Every Wednesday we will each share two books that caught our eye from that week’s Mailbox Monday.
We encourage you to share the books that caught your eye in the comments.
Reef Libre: Cuba the Last, Best Reefs in the World by Robert Wintner at I’d Rather Be At The Beach.
Decades of isolation from tourism and development have left Cuba’s coral reefs among the most pristine in the world, an exceptionalism that stands in stark contrast to the island nation’s poverty and political oppression. Famed diver/photographer Robert Snorkel Bob Wintner showcases these magnificent reefs with his astounding underwater images, while also capturing terrestrial life in the cities and villages of the island nation.
A devious tale of psychological suspense involving sex, deception, and an accidental encounter that leads to murder. This is a modern re-imagining of Patricia Highsmith’s classic Strangers on a Train from the author of the acclaimed The Girl with a Clock for a Heart.On a night flight from London to Boston, Ted Severson meets the mysterious Lily Kintner. Sharing one too many martinis, the strangers begin to play a game of truth, revealing intimate details about themselves. Ted talks about his marriage and his wife Miranda, who he’s sure is cheating on him. But their game turns dark when Ted jokes that he could kill Miranda for what she’s done. Lily, without missing a beat, says calmly, “I’d like to help.”From there, Ted and Lily’s twisted bond grows stronger as they plot Miranda’s demise, but soon these co-conspirators are embroiled in a game of cat-and-mouse–one they both cannot survive–with a shrewd and very determined detective on their tail.
VICKI and SERENA:
In this engagingly witty, wise, and heartfelt memoir, Martin Short tells the tale of how a showbiz obsessed kid from Canada transformed himself into one of Hollywood’s favorite funnymen, known to his famous peers as the “comedian’s comedian.”
Short takes the reader on a rich, hilarious, and occasionally heartbreaking ride through his life and times, from his early years in Toronto as a member of the fabled improvisational troupe Second City to the all-American comic big time of Saturday Night Live, and from memorable roles in such movies as ¡Three Amigos! and Father of the Bride to Broadway stardom in Fame Becomes Me and the Tony-winning Little Me.
He reveals how he created his most indelible comedic characters, among them the manic man-child Ed Grimley, the slimy corporate lawyer Nathan Thurm, and the bizarrely insensitive interviewer Jiminy Glick. Throughout, Short freely shares the spotlight with friends, colleagues, and collaborators, among them Steve Martin, Tom Hanks, Gilda Radner, Mel Brooks, Nora Ephron, Eugene Levy, Catherine O’Hara, Paul Shaffer, and David Letterman.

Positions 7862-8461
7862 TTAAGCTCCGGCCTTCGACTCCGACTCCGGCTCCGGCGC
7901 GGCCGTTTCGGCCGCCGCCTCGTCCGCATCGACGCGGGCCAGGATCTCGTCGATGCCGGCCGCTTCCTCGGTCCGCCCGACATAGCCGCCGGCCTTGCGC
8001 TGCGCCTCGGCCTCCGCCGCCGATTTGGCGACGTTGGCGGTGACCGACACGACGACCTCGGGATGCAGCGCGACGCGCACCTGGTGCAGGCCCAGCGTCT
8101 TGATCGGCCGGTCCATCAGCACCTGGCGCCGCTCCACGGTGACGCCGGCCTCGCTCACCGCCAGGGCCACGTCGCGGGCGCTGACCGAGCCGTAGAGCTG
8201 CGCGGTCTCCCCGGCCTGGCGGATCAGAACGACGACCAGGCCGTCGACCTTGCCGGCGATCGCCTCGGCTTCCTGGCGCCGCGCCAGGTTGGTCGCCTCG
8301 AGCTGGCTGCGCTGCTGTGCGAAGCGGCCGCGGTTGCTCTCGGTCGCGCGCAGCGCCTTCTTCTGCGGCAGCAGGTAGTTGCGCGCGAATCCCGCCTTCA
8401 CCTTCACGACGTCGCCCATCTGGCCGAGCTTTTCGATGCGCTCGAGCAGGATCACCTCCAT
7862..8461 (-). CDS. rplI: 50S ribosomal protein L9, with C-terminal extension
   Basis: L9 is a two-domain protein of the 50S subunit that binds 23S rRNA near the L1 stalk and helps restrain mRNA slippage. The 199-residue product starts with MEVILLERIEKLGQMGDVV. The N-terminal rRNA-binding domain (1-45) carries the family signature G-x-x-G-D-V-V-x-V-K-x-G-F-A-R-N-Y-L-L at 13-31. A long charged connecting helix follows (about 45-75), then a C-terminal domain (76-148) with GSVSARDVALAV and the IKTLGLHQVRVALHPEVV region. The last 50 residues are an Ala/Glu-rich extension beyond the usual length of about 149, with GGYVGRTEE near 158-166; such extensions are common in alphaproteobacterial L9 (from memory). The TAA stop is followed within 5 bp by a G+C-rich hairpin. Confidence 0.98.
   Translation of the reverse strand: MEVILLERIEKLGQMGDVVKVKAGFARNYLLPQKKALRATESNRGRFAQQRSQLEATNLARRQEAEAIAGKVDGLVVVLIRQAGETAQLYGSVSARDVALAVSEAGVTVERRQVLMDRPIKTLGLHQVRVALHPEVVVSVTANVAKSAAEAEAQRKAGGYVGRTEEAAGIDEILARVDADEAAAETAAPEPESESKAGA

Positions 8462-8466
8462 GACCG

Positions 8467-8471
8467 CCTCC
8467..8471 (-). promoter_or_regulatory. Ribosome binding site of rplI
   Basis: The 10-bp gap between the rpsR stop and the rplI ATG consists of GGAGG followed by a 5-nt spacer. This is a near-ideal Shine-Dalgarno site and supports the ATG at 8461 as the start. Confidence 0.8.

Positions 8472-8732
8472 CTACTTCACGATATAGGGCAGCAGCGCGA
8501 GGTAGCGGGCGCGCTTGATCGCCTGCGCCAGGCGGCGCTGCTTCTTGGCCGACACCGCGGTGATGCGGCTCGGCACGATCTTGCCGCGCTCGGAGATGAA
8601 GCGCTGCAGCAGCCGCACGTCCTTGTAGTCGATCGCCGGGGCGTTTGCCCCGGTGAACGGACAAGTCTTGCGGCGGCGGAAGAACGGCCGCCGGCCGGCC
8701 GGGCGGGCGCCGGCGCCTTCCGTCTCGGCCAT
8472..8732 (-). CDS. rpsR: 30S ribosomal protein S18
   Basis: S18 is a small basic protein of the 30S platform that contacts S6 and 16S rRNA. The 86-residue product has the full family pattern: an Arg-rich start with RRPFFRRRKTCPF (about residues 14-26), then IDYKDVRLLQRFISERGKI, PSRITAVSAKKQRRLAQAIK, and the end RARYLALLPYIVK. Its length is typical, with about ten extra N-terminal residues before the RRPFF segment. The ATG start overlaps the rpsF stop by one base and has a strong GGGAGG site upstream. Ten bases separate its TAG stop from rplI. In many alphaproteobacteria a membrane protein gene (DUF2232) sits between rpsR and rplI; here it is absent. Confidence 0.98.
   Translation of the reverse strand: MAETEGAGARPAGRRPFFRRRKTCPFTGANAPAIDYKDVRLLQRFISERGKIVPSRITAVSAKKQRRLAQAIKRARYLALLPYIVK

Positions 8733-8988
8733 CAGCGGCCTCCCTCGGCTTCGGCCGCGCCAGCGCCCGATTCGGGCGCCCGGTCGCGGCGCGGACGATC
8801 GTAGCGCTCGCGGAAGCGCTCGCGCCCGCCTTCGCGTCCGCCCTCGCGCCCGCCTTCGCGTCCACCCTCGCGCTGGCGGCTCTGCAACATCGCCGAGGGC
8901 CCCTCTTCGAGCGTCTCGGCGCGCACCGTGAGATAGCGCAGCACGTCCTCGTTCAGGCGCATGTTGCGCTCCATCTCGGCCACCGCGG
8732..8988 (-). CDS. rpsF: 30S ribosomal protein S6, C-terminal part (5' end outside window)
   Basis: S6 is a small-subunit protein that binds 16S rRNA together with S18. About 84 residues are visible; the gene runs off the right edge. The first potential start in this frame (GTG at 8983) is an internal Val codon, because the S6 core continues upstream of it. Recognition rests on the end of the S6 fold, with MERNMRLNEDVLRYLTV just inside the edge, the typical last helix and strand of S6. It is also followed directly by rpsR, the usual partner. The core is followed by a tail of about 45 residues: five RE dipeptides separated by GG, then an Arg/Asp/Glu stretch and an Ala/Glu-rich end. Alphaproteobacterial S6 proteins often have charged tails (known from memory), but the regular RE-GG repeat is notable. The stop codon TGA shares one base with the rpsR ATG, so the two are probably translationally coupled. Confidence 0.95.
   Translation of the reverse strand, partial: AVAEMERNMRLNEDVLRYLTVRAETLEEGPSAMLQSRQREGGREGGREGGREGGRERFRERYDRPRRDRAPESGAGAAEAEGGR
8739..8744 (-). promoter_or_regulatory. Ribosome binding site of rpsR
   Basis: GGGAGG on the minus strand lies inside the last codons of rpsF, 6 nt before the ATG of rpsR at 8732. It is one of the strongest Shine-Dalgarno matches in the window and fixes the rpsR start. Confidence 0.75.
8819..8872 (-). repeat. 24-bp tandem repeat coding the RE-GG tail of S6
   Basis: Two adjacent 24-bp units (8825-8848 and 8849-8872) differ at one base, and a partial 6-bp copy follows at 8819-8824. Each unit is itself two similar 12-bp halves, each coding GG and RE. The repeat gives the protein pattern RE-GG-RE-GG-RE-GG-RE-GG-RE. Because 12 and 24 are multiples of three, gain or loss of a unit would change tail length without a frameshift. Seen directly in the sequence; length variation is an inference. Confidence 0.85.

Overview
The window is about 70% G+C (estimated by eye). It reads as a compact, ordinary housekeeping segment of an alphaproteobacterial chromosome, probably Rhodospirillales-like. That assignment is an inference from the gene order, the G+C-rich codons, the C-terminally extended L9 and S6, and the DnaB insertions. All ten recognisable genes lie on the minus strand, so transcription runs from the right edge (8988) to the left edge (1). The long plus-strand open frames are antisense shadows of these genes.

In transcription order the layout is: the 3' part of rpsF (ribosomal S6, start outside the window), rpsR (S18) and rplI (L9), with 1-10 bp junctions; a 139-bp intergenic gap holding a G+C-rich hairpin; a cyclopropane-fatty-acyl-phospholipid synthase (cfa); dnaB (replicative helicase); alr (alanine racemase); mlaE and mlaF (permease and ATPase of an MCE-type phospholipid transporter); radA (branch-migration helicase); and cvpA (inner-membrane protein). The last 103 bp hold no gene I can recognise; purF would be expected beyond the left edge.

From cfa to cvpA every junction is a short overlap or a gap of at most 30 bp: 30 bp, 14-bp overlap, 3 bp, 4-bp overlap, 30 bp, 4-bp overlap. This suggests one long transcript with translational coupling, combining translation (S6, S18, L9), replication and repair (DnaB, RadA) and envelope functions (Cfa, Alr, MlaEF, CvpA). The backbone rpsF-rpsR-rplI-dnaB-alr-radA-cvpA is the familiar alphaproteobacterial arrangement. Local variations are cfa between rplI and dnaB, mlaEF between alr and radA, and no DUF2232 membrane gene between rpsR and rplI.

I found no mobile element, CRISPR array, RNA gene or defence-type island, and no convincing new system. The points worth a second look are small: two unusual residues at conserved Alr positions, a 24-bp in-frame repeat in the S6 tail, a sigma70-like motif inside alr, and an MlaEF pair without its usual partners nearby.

But there is another side to Short’s life that he has long kept private. He lost his eldest brother and both parents by the time he turned twenty, and, more recently, he lost his wife of thirty years to cancer. In I Must Say, Short talks for the first time about the pain that these losses inflicted and the upbeat life philosophy that has kept him resilient and carried him through.
In the grand tradition of comedy legends, Martin Short offers a show-business memoir densely populated with boldface names and rife with retellable tales: a hugely entertaining yet surprisingly moving self-portrait that will keep you laughing—and crying—from the first page to the last.
“I’m somewhat a fan of Martin Short, so I want to read this and get a peek inside his head,” says Vicki.
Serena says, “I just adore Short’s humor, and I would love to see what goes on in his head and the interactions he’s had. Plus, this is a book I can definitely see sharing with my mom.”
Two women awaken from a drugged sleep to find themselves imprisoned in a broken-down property in the middle of a desert. Strangers to each other, they have no idea where they are or how they came to be there with eight other girls, forced to wear strange uniforms, their heads shaved, guarded by two inept yet vicious armed jailers and a ‘nurse’.
The girls all have something in common, but what is it? What crime has brought them here from the city? Who is the mysterious security company responsible for this desolate place with its brutal rules, its total isolation from the contemporary world? Doing hard labour under a sweltering sun, the prisoners soon learn what links them: in each girl’s past is a sexual scandal with a powerful man. They pray for rescue – but when the food starts running out it becomes clear that the jailers have also become the jailed. The girls can only rescue themselves.
“I want to find out what they went through and how they saved themselves,” says Vicki.
Serena says, “I love these kinds of stories that people not only find themselves in unusual situations but they also find the deck stacked against them.”
What books caught your eye this week?